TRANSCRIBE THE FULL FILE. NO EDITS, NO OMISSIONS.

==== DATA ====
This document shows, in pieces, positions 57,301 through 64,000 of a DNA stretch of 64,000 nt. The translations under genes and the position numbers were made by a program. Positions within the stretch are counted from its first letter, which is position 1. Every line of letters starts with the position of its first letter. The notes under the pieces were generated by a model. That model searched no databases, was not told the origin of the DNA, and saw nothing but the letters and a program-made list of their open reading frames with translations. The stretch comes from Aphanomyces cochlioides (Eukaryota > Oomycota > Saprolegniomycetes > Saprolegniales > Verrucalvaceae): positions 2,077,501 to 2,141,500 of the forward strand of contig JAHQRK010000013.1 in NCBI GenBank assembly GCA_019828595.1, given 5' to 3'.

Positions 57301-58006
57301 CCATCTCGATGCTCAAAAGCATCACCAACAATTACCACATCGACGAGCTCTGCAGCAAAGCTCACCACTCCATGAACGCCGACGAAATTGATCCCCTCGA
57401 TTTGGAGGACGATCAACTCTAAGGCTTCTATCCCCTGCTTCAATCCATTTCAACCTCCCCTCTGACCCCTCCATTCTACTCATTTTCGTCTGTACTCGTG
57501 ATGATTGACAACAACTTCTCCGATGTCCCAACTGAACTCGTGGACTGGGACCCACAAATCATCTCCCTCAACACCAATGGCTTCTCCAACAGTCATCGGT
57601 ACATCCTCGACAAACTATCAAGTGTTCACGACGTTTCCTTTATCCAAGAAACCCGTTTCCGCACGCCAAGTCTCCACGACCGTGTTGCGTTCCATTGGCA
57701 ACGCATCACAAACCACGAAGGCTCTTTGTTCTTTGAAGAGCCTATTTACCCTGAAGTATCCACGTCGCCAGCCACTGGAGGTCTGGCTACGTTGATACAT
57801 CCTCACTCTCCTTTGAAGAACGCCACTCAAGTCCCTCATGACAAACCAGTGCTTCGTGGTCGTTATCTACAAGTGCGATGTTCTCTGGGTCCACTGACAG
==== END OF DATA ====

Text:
This document shows, in pieces, positions 57,301 through 64,000 of a DNA stretch of 64,000 nt. The translations under genes and the position numbers were made by a program. Positions within the stretch are counted from its first letter, which is position 1. Every line of letters starts with the position of its first letter. The notes under the pieces were generated by a model. That model searched no databases, was not told the origin of the DNA, and saw nothing but the letters and a program-made list of their open reading frames with translations. The stretch comes from Aphanomyces cochlioides (Eukaryota > Oomycota > Saprolegniomycetes > Saprolegniales > Verrucalvaceae): positions 2,077,501 to 2,141,500 of the forward strand of contig JAHQRK010000013.1 in NCBI GenBank assembly GCA_019828595.1, given 5' to 3'.

Positions 57301-58006
57301 CCATCTCGATGCTCAAAAGCATCACCAACAATTACCACATCGACGAGCTCTGCAGCAAAGCTCACCACTCCATGAACGCCGACGAAATTGATCCCCTCGA
57401 TTTGGAGGACGATCAACTCTAAGGCTTCTATCCCCTGCTTCAATCCATTTCAACCTCCCCTCTGACCCCTCCATTCTACTCATTTTCGTCTGTACTCGTG
57501 ATGATTGACAACAACTTCTCCGATGTCCCAACTGAACTCGTGGACTGGGACCCACAAATCATCTCCCTCAACACCAATGGCTTCTCCAACAGTCATCGGT
57601 ACATCCTCGACAAACTATCAAGTGTTCACGACGTTTCCTTTATCCAAGAAACCCGTTTCCGCACGCCAAGTCTCCACGACCGTGTTGCGTTCCATTGGCA
57701 ACGCATCACAAACCACGAAGGCTCTTTGTTCTTTGAAGAGCCTATTTACCCTGAAGTATCCACGTCGCCAGCCACTGGAGGTCTGGCTACGTTGATACAT
57801 CCTCACTCTCCTTTGAAGAACGCCACTCAAGTCCCTCATGACAAACCAGTGCTTCGTGGTCGTTATCTACAAGTGCGATGTTCTCTGGGTCCACTGACAG